D-Day for dam decommissioning approaches

by J.M. McCord

Preparations have begun to bring down the dam that has withheld water from 14 miles of Fossil Creek in central Arizona for almost a hundred years.

In 1908, laborers built Arizona’s first commercial hydroelectric plant, which diverted more than 95 percent of Fossil Creek’s water. The plant, along with a second facility built nearby in 1914, generated power for parts of Phoenix and for mining communities near Prescott and Jerome.

But these days, the two plants, which together generate four megawatts, power only about 1,000 homes. So, in 1999, Arizona Public Service — the state’s biggest electric utility and owner of the plants — bowed to public pressure to restore Fossil Creek, and agreed to shut the plants down. The utility also promised to put $13 million toward resuming full water flow and re-establishing native fish populations (HCN, 12/6/99: Fossil Creek Will Flow Again).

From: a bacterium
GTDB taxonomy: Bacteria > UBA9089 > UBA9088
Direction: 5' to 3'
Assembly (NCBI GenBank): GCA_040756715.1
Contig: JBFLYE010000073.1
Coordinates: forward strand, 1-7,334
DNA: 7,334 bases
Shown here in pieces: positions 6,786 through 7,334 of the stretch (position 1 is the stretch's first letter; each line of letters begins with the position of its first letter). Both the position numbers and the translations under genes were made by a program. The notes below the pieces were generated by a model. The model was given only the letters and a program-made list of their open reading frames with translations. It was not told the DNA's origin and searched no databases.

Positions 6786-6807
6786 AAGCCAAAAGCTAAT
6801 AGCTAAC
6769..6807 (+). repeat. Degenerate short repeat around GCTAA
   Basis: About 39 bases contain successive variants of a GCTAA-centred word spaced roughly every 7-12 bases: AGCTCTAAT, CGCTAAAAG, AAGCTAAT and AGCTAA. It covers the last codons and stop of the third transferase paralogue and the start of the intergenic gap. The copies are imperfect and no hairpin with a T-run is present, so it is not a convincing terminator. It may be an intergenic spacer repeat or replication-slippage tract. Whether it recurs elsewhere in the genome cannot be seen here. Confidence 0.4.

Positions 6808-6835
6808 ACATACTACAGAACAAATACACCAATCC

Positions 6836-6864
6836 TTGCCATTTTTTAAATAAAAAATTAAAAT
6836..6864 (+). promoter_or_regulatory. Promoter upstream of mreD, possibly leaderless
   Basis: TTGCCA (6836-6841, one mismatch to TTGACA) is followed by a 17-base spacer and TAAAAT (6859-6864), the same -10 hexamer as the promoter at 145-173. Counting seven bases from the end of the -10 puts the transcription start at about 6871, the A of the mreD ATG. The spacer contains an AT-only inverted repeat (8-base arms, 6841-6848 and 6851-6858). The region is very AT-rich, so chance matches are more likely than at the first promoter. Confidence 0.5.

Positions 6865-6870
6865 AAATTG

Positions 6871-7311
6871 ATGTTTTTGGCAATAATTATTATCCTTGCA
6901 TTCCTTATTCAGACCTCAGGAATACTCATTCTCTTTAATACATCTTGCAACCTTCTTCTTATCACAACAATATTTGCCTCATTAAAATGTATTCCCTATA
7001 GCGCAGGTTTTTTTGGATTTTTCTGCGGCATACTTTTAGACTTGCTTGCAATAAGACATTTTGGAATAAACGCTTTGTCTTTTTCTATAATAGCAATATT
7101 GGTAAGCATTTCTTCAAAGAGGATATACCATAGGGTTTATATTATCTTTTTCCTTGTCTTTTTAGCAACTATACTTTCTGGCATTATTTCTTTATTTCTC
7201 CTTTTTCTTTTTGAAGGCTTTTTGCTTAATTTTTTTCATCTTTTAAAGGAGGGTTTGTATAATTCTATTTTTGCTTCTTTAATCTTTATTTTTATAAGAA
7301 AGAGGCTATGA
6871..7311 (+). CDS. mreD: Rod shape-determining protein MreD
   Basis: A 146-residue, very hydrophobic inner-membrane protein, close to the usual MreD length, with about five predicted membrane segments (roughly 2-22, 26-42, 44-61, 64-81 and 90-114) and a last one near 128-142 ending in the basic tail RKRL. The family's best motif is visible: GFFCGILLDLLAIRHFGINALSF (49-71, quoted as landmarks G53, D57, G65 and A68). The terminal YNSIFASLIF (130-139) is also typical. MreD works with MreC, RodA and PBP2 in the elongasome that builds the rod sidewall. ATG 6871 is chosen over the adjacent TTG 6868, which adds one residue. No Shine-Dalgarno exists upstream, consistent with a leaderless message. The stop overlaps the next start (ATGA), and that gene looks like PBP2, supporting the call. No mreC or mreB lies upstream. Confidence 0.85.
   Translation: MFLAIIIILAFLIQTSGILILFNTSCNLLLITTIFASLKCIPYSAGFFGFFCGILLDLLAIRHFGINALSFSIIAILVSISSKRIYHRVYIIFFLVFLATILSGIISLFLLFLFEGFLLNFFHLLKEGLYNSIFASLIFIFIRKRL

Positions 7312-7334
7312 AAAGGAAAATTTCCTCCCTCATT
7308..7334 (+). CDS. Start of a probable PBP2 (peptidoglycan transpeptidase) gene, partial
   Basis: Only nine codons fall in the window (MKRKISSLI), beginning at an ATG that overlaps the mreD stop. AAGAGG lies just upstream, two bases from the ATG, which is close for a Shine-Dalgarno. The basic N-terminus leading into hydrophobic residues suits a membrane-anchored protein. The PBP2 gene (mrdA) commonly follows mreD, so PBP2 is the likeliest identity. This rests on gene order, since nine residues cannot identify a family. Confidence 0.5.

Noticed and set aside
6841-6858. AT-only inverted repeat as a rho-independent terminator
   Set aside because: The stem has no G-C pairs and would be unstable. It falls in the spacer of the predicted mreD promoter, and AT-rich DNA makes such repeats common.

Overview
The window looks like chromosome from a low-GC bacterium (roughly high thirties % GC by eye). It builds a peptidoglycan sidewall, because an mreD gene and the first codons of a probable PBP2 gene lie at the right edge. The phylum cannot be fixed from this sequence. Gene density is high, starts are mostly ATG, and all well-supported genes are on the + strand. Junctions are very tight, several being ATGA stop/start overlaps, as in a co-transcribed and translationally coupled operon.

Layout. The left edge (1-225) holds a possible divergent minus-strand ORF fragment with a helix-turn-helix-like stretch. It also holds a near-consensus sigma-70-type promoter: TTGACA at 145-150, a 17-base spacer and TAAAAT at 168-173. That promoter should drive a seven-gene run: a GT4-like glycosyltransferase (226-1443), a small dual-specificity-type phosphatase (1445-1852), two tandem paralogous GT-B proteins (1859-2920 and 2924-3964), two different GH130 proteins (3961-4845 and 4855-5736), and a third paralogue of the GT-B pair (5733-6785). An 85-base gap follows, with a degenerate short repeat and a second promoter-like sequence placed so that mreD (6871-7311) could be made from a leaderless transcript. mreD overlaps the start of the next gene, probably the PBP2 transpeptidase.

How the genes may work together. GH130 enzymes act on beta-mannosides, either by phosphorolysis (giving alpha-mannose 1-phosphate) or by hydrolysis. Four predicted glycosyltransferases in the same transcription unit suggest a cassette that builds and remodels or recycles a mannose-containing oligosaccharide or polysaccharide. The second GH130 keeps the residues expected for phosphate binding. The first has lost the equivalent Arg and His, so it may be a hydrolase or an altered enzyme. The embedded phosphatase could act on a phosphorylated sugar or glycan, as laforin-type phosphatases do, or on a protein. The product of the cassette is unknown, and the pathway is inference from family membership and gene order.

In fall 2004, the Federal Energy Regulatory Commission finally approved the plan. In November, 90 interagency biologists airlifted about 1,200 native Arizona fish, including speckled dace and roundtail chubs, to safety in holding tanks. Then they poisoned the non-native fish, and later returned the natives to the creek’s upper reaches.

The utility plans to redirect the reservoir’s water around the dam for a couple of years, then lower the 25-foot-high main dam by 14 feet. "We want to re-establish habitats before bringing it down," says Mark Fallon, an Arizona Public Service spokesman.

Full flows and plant decommissioning were originally scheduled for December 2004. Heavy rains and pending final approval from the Federal Energy Regulatory Commission pushed that date back to mid-May. The entire area should be restored to its pre-power plant state by 2009. Says Fallon, "That’s when we’re scheduled to walk out of the forest."

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